Food4Kids to start feeding hungry kids on weekends after March Break

Food4Kids Waterloo Wellington is set to launch its healthy weekend and holiday program in the area this month, shortly after the kids return from the March break.

There are already programs in place to feed low-income and disadvantaged children in schools during the week, but Food4Kids will provide take-away food for the children on weekends and holidays.

According to the Region of Waterloo Public Health, the Waterloo region is the sixth largest region with the highest food insecurity in Ontario with three percent of households and around 61,000 inhabitants.

This means that around eight percent of households with children are food insecure, a number that Food4Kids is committed to reducing.

“Food4Kids Waterloo-Wellington is a program that feeds severely nutritionally insecure children on weekends and during the summer holidays,” says Managing Director Kelly-Sue Oberle-Labus, who has been Managing Director of Nutrition for Learning for eight years.

The initiative has just emerged from a pilot program and will be ready for four schools in the region from the March holidays. A Hamilton chapter opened five years ago and serves about 1,500 children; Chapters in Niagara and Brant are due to open soon.

Close nutritional gaps

According to Oberle-Labus, schools turn to parents for food from the Food4Kids program, and the food is then discreetly delivered to the children in the school. Food 4 Kids is hoping to help 120 children this school year, but the cost is substantial: around $ 10 per child per weekend. (Liz Klöpper)

“We have some large families who use the program,” says Oberle-Labus. In these cases, the food will be delivered to your home or the parents will collect it if possible.

14 to 16 articles go home with children under the age of 14 every week. If there are several children in the family, each child receives its own package. “That takes the strain off the parents and they can also eat a little healthier,” says Oberle-Labus.

Her experience with Nutrition for Learning has shown her that there are gaps in children’s nutrition despite several organizations working to provide food to those in need, Oberle-Labus said. “I’d seen this with my own eyes at Nutrition for Learning. Every time I got up to talk, someone would ask, ‘Who feeds the kids on the weekend?'”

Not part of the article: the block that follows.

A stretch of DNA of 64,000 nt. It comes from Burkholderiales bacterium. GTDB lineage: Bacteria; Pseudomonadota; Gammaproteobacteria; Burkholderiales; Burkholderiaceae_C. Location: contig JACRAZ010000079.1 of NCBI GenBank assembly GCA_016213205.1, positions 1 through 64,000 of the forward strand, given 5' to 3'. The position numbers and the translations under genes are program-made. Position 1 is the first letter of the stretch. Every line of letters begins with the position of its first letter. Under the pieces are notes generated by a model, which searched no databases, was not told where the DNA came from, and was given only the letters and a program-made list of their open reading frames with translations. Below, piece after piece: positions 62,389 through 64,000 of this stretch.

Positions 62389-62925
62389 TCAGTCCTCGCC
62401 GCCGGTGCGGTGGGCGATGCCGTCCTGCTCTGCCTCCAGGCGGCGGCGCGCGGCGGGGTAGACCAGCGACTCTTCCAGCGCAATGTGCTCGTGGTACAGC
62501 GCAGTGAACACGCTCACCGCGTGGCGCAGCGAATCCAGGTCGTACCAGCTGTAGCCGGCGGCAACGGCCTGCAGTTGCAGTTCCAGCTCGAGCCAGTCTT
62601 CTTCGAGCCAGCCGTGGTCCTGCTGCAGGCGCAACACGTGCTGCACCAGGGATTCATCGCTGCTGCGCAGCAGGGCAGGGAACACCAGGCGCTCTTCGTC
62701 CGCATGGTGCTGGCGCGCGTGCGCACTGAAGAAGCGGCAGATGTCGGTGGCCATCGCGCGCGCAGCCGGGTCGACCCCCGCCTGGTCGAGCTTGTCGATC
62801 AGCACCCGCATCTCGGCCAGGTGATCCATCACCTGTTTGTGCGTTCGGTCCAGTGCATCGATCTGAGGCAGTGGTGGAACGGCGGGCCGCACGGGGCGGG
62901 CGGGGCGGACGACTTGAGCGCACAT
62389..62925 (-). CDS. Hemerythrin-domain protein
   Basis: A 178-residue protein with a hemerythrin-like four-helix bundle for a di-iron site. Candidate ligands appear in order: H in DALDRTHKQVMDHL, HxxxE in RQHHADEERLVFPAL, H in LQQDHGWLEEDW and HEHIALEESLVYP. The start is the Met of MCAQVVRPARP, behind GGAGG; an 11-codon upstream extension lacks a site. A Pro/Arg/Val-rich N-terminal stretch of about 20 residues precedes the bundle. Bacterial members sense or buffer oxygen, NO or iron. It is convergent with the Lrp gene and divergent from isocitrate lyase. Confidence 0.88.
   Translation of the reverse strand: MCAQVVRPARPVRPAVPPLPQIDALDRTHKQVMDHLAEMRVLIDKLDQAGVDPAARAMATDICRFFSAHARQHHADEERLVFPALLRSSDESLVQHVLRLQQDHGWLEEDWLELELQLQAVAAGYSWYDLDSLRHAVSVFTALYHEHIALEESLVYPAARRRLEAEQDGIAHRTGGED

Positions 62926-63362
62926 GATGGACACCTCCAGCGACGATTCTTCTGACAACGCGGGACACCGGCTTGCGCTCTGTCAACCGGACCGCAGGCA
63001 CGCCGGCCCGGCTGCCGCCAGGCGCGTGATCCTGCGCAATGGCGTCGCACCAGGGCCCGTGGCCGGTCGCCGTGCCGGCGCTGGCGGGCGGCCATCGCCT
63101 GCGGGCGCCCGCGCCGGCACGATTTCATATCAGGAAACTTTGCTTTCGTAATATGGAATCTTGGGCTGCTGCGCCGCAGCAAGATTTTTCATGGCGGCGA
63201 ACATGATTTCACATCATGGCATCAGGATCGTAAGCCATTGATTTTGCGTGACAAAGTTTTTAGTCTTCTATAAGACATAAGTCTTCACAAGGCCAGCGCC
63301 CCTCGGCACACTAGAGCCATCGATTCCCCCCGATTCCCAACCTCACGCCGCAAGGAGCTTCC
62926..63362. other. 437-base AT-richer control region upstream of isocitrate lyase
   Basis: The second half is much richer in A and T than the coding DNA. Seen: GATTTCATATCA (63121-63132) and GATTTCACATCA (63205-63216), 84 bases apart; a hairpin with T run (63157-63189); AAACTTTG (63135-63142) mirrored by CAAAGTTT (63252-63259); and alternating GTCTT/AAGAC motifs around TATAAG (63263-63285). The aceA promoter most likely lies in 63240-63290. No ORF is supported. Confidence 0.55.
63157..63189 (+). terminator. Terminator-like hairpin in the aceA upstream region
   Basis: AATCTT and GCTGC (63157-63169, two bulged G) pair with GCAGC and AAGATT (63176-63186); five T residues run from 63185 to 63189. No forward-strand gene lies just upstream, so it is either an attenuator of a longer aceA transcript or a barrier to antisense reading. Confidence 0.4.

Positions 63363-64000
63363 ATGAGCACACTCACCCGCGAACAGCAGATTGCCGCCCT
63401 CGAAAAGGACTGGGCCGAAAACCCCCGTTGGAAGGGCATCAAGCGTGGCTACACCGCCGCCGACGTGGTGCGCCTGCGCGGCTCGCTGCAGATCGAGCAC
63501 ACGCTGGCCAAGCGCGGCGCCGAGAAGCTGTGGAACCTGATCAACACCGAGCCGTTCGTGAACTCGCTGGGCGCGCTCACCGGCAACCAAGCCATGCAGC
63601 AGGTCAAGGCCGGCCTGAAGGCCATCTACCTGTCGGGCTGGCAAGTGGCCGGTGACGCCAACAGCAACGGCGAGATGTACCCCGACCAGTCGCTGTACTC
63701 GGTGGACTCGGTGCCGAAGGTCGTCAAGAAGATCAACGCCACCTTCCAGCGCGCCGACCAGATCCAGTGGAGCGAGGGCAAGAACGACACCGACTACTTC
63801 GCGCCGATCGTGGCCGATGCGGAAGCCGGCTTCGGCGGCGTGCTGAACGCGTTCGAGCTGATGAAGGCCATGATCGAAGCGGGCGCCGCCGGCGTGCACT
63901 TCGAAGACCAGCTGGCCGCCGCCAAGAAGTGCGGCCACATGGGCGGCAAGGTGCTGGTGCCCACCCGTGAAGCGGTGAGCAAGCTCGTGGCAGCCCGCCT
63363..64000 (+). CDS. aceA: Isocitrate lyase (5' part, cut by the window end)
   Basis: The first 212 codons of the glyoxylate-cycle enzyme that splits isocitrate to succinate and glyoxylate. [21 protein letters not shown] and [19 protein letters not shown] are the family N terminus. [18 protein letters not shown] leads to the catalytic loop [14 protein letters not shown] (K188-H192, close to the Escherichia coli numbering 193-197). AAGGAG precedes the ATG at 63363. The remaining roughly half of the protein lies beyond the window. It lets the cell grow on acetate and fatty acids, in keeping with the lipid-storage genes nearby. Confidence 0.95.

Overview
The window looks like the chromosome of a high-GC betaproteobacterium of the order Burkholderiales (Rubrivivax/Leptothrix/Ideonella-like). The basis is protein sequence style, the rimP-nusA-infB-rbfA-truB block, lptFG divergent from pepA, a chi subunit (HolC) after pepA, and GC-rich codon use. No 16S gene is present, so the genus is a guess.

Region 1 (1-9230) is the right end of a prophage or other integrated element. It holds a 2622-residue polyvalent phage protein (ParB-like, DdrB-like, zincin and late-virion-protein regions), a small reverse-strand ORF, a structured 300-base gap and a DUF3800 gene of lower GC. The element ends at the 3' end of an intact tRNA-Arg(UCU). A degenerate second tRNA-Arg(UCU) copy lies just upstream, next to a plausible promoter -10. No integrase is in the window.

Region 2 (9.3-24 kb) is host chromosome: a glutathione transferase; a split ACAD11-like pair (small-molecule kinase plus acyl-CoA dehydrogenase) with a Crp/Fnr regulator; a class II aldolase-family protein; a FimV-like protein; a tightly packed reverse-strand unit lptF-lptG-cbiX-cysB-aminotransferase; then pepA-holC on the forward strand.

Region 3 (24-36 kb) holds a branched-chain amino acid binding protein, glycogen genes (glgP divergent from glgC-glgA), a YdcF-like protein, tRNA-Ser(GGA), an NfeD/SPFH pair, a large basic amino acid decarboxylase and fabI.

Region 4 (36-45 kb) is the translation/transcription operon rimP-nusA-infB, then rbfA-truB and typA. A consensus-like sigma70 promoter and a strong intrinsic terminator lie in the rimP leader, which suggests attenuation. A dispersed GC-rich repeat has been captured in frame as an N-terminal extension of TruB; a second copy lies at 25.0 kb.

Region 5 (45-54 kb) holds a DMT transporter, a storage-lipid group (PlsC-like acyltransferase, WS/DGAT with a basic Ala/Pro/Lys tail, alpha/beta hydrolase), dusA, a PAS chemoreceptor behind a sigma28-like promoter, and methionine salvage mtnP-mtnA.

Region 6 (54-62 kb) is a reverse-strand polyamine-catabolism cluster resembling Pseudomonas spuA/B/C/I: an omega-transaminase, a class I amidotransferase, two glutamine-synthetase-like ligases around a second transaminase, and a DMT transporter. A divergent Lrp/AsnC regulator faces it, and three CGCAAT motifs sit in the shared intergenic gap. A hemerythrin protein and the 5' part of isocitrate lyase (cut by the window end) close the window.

Focus on severe food insecurity

According to the Food Insecurity Policy Group at the University of Toronto, household food insecurity is classified as marginal, moderate or severe. Food4Kids focuses on severe cases where children have reduced food intake and may go a day without food.

“These are children who go home to empty cupboards and empty refrigerators. They really need help, ”says Oberle-Labus.

The organization hopes to help 120 children this school year and that number will double every year. The cost is substantial: around $ 10 per child per weekend.

They don’t have the financial resources to run the program by the summer, Oberle-Labus said, but it’s part of their strategic plan for the summer of 2018.

Volunteers and funds needed funds

Food4Kids is run entirely by volunteers at this point, said Oberle-Labus, including a board member and 15 volunteers who pack the food in individual bags on Thursday afternoon and drive the food containers to the schools on Friday morning.

The group is funded by The Grocery Foundation, can receive dealer awards through Ontario Student Nutrition Services, and is working to become an agency of the Waterloo Region Food Bank, but all other funding comes from community donations.

As they serve more and more children, more volunteers are needed, but fundraising and donations are the main concern of Food4Kids.

“That’s $ 10 per child for every weekend,” says Oberle-Labus. “That $ 10 goes a long way for these kids.”

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